Your body clock controls circadian rhythm, which has been shown to be key to a number of health conditions. It controls when you feel tired or how you sleep. Disrupting it can be a factor in both physical and mental health problems. So it’s important to go to sleep and wake up at the same time each day. By making your Mac’s display show warmer colors at night, night shift reduces the chance it will interrupt your sleep.
Night Mode On Laptop
How to enable macOS Night Shift
- Go to the Apple menu and choose System Preferences.
- Select the Displays pane.
- Click on the Night Shift tab.
- Click on the Schedule menu.
- Choose Sunset to Sunrise to have Night Shift turn on and off automatically when it thinks it’s night time where you are.
How to set your own Night Shift schedule
- In Night Shift preferences, click on the Schedule menu.
- Choose Custom.
- Type a start time and finish time into the boxes.
How to control Night Shift manually
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- If Night Shift is off, go to the Night Shift tab in System Preferences>Display and check the box labelled Turn on until tomorrow.
- If Night Shift is on, click on the Schedule menu in the Night shift tab and choose ‘Off.’
- Use the color temperature slider in the same window to control the degree to which colors change when Night Switch is turned on or off.
You can also turn Night Shift on or off manually from Notification Center.
- Click on the Notification Center icon in the top right of your Mac’s screen.
- At the very top of the window, in either Today View or Notifications, is a switch labelled Night Shift. Toggle it to switch the feature on or off.
The easiest method of all — ask Siri
You can ask Siri to turn Night shift on your Apple device on and off.
- Click on the Siri button in the menu bar. If you don’t see it, go to System Preferences then click the Siri pane and make sure “Enable ask Siri’ and ‘Show Siri in menu bar’ are both checked. Alternatively, press fn + spacebar.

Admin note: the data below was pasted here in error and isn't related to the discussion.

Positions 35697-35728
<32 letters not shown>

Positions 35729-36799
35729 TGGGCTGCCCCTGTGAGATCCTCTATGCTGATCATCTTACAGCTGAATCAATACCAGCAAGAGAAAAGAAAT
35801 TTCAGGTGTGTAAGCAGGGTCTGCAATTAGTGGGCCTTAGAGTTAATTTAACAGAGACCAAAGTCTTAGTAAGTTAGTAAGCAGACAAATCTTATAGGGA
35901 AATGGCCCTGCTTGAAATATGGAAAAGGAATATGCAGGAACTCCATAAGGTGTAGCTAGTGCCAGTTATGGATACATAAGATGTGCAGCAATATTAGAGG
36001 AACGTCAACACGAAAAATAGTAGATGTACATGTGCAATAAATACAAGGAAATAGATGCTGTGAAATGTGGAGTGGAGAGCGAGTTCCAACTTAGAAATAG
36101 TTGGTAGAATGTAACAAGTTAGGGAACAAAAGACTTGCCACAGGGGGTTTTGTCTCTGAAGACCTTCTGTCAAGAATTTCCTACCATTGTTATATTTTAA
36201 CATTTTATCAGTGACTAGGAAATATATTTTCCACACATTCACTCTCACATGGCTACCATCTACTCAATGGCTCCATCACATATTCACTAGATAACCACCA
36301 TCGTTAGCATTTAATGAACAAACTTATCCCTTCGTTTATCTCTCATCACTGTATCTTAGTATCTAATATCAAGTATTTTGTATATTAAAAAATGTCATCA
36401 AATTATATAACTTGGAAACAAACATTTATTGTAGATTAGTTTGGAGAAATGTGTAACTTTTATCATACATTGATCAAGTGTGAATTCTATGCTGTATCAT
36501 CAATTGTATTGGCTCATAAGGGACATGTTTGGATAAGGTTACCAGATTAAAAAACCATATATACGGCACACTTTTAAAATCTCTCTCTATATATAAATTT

- Say “Turn on Night Shift.”
- To switch it off, activate Siri again and say “Turn off Night Shift.”
Night Shift works with external displays if your Mac is connected to one (or more). However, it doesn’t work with projectors or televisions.
Night Shift stuck? Here’s how to fix it
Occasionally, usually when a Mac goes to sleep while it’s on, Night Shift can become stuck in the “on” setting. When this happens, turning it off then on then off again doesn’t seem to have much effect. There is a solution, though.
- Go to System Preferences and choose Displays then click the Night Shift tab.
- With Night Shift on, make sure “Turn on until tomorrow” is unchecked.
- Slide the warmth slider all the way to the left, then all the way to the right again.
That should fix it and you should now be able to switch Night Shift off.
If that doesn’t work, try running macOS maintenance scripts using CleanMyMac X. These maintenance scripts can fix problems with files on your Mac that can cause all sorts of problems. CleanMyMac makes it very easy to run them.
- Download CleanMyMac for free here.
- Launch the app.
- Click on Maintenance.
- Check the boxes next to Run Maintenance Scripts and Verify Disk Permissions.
- Press Run.
Night Shift can be great, particularly when your eyes are tired – the warmer light is much less harsh on them than cold blue light. However, it does make colors look different. So you wouldn’t want to have it on while you’re editing photographs or video. Also, you can’t deactivate it for specific apps or Mission Control desktops — it’s all or nothing. For tasks that involve writing, or working with spreadsheets, however, it’s excellent.
Night Shift is a very useful feature than can make it easier for your eyes to focus on your Mac’s display late in the evening. It also reduces the risk of disrupting your body clock and interfering with your sleep, which can lead to health problems. It’s very easy to use and there are options for how warm the screen becomes when it’s on, as well as for scheduling when it starts and stops.